Germany and Switzerland are two countries where cash is still king. The Swiss, especially, love their francs, despite the high number of banks offering anonymous off-shore accounts. That’s why a group of Swiss citizens have launched a campaign, called “Savings Pig,” advocating banks should be banned from lending more than they have in cash. Switzerland is due to hold a referendum on the issue later this year or early next year.
Banks currently create money by issuing more loans than the assets they own. Advocates of the referendum say that limiting loans to the deposits that banks receive from their customers or the central bank would make the financial system stronger and prevent crises. After all, it was profligate lending to US home buyers that created the mortgage debt collapse of 2007-2008, triggering a global financial disaster with bank failures and recessions in the United States and Europe.
Switzerland, a global financial hub and net exporter of medicines, machines and watches, was hardly affected by the financial crisis, but the turmoil has convinced some citizens to limit the power of money creation to the Swiss central bank. This notion is known as sovereign money or positive money. Banks would be restricted to the role of an intermediary between creditors and borrowers.
It’s a movement not restricted to Switzerland. Some economists in Britain, the Netherlands and Germany also support the idea. But the German central bank, or Bundesbank, is not among them.
“It is not obvious that these limitations will truly make the financial system as a whole more stable.”
In its monthly report, published Monday, the Bundesbank doesn’t directly refer to the Swiss initiative, but it does criticize plans to bar banks from creating money: “It is not obvious that these limitations will truly make the financial system as a whole more stable as it would already be achievable through effective regulation,” the German central bank writes. Furthermore, the transition to implement the ban could “adversely affect important economic functions of the banking system, which are required for a stable economic development.”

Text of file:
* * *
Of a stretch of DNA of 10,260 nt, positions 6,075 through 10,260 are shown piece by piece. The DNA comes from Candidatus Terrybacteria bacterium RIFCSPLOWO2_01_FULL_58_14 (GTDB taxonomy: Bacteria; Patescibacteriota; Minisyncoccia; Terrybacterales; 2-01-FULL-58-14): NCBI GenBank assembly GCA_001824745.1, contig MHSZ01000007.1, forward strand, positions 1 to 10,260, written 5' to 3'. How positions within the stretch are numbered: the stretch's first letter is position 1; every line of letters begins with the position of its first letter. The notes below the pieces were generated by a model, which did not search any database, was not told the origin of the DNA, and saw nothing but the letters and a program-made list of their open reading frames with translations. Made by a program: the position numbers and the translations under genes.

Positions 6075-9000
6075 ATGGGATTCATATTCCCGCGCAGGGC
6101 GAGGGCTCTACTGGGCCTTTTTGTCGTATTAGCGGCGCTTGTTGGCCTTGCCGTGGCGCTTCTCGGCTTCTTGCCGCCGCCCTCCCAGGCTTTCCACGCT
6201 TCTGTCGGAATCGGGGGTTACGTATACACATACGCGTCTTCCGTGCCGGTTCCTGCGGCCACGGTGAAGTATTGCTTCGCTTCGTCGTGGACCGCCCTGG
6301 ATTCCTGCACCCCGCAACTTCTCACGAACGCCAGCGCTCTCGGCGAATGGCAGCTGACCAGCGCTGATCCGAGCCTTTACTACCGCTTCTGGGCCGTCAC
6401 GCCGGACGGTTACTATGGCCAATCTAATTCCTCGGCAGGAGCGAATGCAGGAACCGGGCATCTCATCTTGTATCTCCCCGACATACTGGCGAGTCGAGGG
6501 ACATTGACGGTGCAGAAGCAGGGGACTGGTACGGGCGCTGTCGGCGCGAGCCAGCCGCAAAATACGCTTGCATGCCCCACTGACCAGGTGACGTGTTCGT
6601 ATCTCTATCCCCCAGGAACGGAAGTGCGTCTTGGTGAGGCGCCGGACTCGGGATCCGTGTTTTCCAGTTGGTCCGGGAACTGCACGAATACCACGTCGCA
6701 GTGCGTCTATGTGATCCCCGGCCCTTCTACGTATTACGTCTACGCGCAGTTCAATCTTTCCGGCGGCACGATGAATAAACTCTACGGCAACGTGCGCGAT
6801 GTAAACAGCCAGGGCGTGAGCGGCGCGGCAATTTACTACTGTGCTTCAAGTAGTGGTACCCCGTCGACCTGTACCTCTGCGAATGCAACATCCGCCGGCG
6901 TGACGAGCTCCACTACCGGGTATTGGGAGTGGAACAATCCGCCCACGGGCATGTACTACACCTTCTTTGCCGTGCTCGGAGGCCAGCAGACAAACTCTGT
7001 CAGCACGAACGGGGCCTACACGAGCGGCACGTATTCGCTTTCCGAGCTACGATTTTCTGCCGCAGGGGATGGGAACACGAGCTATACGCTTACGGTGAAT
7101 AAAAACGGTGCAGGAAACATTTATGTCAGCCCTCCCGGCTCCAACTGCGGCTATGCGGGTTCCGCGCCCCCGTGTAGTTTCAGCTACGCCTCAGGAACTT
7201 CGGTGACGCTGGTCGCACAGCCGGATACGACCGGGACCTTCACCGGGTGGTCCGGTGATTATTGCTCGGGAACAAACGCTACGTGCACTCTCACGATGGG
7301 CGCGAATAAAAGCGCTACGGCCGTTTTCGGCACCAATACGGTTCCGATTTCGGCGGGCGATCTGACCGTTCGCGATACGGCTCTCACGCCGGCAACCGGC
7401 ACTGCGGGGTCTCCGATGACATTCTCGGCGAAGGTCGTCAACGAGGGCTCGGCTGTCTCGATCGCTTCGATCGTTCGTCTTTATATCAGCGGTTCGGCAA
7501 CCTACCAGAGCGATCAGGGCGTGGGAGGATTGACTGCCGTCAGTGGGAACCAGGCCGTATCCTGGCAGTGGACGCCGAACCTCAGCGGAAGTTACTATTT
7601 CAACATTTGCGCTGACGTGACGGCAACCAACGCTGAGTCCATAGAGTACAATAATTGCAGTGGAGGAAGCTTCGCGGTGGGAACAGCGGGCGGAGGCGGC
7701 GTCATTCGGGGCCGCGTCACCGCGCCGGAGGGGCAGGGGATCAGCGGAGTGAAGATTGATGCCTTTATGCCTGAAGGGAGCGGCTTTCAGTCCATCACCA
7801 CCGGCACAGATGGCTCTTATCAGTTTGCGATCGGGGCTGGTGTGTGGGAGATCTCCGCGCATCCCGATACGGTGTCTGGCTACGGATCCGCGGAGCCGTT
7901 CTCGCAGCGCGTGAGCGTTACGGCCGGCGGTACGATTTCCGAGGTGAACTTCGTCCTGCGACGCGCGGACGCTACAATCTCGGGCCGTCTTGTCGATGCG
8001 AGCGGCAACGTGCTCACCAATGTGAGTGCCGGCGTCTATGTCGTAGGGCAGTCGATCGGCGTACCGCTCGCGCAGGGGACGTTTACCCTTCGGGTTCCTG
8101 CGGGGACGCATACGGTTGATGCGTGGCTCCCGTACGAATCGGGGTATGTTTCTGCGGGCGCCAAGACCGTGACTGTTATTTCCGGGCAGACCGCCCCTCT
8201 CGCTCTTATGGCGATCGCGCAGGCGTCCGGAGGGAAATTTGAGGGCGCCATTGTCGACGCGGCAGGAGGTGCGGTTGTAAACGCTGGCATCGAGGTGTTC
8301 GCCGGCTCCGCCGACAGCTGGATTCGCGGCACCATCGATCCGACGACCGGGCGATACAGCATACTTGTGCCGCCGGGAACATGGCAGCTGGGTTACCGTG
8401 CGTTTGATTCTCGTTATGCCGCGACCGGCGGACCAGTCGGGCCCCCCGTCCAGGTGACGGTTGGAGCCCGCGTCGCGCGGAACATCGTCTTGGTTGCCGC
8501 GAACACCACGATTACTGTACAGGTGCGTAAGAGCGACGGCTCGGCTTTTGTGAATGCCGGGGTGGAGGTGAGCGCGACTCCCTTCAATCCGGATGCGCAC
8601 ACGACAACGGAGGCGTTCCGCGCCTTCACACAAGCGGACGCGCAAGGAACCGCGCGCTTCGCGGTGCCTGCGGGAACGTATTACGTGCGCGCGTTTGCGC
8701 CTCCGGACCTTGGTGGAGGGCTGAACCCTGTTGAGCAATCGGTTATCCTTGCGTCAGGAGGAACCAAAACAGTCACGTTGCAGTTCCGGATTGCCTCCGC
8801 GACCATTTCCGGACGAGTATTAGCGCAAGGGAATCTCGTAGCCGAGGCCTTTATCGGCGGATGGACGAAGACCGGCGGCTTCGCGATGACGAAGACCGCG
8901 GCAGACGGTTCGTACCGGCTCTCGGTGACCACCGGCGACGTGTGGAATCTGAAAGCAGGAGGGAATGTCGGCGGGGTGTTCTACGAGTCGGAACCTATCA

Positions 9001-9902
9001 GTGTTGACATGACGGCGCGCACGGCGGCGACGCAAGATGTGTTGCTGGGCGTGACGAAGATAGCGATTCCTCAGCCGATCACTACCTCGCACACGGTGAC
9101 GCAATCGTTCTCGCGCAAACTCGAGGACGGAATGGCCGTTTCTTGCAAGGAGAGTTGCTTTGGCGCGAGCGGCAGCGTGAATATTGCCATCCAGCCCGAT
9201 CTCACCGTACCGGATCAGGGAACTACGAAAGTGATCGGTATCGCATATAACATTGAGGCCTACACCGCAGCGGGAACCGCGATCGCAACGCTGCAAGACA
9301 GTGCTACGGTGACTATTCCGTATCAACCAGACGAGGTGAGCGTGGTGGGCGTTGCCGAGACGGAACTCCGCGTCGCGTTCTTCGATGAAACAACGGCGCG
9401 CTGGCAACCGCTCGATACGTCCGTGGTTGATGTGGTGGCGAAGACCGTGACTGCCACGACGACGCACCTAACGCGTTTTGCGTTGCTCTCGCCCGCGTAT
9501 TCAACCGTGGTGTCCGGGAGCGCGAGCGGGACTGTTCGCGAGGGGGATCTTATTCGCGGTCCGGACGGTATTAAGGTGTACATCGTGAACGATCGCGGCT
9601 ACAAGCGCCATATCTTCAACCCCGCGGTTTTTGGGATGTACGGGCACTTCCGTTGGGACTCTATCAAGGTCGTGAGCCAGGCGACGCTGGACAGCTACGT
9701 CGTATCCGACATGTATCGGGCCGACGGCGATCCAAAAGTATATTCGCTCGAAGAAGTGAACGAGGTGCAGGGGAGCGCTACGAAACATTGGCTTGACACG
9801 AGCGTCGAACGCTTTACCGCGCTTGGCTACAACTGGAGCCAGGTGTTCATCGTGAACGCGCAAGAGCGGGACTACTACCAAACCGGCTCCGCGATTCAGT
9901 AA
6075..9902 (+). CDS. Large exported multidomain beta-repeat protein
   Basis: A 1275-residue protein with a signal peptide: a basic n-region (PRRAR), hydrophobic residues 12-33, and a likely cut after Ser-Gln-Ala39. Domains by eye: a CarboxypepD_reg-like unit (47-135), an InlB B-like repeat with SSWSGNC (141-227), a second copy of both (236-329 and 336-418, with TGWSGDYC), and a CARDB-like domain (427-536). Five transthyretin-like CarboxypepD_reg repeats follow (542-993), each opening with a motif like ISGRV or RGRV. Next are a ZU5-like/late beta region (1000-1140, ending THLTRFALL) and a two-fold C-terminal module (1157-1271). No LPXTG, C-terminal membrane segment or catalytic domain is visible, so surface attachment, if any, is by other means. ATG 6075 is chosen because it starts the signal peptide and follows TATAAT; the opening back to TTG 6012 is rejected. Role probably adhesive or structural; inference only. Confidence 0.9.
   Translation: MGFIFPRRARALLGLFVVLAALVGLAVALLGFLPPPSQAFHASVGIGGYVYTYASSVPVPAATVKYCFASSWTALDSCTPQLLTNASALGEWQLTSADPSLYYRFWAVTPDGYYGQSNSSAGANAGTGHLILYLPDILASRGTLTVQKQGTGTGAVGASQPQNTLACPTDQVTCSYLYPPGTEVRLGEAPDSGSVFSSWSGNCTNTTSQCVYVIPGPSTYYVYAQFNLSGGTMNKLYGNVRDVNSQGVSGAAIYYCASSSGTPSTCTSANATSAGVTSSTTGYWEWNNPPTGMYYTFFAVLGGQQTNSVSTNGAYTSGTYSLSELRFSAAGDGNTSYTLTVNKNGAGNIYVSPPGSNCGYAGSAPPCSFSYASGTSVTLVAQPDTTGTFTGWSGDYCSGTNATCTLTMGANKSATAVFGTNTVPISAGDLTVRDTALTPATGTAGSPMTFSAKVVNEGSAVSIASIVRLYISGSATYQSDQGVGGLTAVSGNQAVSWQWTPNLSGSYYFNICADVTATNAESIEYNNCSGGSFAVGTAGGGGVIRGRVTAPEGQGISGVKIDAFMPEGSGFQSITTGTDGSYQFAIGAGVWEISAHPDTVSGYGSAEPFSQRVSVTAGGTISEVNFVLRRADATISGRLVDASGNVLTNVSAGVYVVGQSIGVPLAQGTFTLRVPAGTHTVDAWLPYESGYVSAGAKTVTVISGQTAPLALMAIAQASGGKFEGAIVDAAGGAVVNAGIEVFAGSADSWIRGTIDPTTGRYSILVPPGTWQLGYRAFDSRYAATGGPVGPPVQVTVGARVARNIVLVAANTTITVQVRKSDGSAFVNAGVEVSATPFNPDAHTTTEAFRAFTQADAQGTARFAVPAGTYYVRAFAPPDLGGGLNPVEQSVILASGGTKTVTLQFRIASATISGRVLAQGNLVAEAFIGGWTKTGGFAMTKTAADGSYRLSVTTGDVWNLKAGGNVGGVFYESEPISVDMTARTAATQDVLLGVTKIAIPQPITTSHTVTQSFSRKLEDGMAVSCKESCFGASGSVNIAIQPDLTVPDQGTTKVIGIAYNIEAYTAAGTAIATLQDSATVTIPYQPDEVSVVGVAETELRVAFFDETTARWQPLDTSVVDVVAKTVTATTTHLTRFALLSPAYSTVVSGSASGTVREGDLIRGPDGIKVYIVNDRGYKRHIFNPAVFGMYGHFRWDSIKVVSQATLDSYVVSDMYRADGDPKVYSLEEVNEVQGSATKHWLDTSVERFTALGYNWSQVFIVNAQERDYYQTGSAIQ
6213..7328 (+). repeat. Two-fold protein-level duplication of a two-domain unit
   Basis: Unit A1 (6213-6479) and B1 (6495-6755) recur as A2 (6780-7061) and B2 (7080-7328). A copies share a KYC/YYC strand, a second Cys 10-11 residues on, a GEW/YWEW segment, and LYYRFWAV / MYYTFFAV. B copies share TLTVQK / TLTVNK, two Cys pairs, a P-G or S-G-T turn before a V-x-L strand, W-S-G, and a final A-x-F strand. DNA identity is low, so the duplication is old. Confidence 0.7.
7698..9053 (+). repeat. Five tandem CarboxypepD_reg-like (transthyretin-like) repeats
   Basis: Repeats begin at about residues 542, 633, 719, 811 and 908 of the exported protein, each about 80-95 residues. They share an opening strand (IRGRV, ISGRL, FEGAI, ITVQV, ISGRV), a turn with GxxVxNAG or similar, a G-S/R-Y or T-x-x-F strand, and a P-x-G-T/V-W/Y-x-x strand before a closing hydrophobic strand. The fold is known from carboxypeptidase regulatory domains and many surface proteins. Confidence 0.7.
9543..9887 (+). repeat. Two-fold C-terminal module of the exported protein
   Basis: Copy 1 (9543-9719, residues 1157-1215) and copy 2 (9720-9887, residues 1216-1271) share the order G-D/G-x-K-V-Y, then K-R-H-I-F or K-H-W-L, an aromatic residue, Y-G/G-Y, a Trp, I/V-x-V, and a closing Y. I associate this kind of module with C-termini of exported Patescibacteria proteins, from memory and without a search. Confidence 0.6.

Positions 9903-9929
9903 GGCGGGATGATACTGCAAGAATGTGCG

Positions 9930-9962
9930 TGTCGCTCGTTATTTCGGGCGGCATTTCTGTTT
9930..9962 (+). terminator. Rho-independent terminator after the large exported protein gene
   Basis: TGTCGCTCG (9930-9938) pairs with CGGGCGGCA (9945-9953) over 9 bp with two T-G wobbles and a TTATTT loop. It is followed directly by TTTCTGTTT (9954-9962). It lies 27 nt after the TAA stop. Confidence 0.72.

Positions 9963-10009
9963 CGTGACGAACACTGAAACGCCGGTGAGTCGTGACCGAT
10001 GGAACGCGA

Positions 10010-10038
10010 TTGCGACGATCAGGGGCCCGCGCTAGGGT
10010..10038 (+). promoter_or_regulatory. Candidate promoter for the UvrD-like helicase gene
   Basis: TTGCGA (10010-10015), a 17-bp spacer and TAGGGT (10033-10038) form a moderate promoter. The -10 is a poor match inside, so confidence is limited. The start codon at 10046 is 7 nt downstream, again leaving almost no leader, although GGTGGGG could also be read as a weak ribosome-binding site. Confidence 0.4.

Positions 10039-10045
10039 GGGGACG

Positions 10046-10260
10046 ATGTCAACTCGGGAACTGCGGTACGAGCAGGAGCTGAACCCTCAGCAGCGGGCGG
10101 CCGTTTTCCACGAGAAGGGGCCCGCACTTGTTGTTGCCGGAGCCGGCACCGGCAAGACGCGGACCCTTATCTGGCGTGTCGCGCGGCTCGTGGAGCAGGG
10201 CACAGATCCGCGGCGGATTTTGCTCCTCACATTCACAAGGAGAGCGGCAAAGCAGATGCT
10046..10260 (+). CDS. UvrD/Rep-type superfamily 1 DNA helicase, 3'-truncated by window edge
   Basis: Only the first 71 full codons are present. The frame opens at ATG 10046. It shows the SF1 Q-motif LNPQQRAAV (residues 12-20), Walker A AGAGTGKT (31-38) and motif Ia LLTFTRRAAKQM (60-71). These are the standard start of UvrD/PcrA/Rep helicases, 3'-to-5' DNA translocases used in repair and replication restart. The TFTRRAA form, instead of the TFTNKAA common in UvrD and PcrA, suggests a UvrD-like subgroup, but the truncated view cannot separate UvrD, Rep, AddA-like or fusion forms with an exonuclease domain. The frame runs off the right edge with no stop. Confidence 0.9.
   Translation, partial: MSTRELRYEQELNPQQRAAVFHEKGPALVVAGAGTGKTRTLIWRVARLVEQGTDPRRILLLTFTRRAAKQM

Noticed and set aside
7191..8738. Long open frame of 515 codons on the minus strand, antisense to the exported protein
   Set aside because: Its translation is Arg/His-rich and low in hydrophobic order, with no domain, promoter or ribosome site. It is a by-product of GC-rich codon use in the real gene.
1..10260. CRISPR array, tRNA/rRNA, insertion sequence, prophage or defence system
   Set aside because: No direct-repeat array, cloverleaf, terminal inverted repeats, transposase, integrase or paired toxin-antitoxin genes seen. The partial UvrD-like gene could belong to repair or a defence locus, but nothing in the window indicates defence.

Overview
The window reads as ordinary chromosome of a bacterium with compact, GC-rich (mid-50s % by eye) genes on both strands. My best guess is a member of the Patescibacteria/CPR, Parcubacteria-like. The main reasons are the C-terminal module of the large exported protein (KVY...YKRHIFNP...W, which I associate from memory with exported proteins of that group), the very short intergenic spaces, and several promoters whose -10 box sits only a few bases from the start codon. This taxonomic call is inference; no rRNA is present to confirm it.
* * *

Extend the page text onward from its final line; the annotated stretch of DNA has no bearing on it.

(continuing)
Proponents of the ban, such as Deutsche Bank’s former chief economist, Thomas Mayer, criticize the fact that lending is difficult to control in the current monetary system. “At the time of lending, it is not guaranteed that an investment financed through borrowing corresponds to the amount of savings (held by the bank),” said Mr. Mayer. This encourages more real investment than can be covered by real savings, leading to overinvestment and asset price bubbles, such as in the US real estate market before the financial crisis. “If the bubble bursts, the investments collapse, and this threatens to destroy the money generated by the banks,” said Mr. Mayer.
In addition to the risk of bubbles, electronic money created by banks is not safe, the referendum’s initiators say, because deposits are only guaranteed to a maximum 100,000 francs ($100,460) if the bank collapses. If the central bank were the only insitution with the power to create money, electronic money would equal cash and enjoy the same guarantee, making the financial system safer, say the Swiss proponents, who have been active since 2011.
— VOLLGELD-INITIATIVE (@Vollgeldreform) April 5, 2017
The Swiss plan, known in German as “Vollgeld Initiative,” launched a campaign earlier this month aiming to win supporters. The tweet reads: Vollgeld tour takes off at full throttle! The word from (town of) Schaffhaussen: People are upset about finance and monetary system.
The Bundesbank, however, questions whether such a ban could be implemented at low economic costs. It argues that financial cycles can be more effectively balanced with other regulatory instruments, such as through equity rules for banks that are oriented towards the level of lending. Mr. Mayer, however, argues that while they could make the credit system more secure, stricter equity rules alone are not enough.
“As long as the banks themselves are making money, there is always the risk of banking and financial crises,” he said. Other critics go even further, arguing that higher capital rules would not be very effective, because banks can create money that serves them as equity themselves.
The question of who gets to create money is also interesting for another reason. Since the financial crisis, the money stock in large central banks has practically exploded. The European Central Bank, for example, is currently pumping €60 billion into the financial system every month by purchasing government bonds. Its central bank money stock amounted to around €200 billion in 2008, but is close to €1.5 trillion currently. And yet, inflation has stayed very low because lending has remained weak. With its stance on the money-making process, the Bundesbank wants to make it clear that additional central bank money does not automatically lead to higher prices, something that is widely feared in inflation-averse Germany.
Clearly there is at least one thing the Swiss initiative has already achieved: It’s sparked a broader debate over the structure of the world’s monetary system.
Jan Mallien covers monetary policy for Handelsblatt out of Frankfurt. To contact the author: firstname.lastname@example.org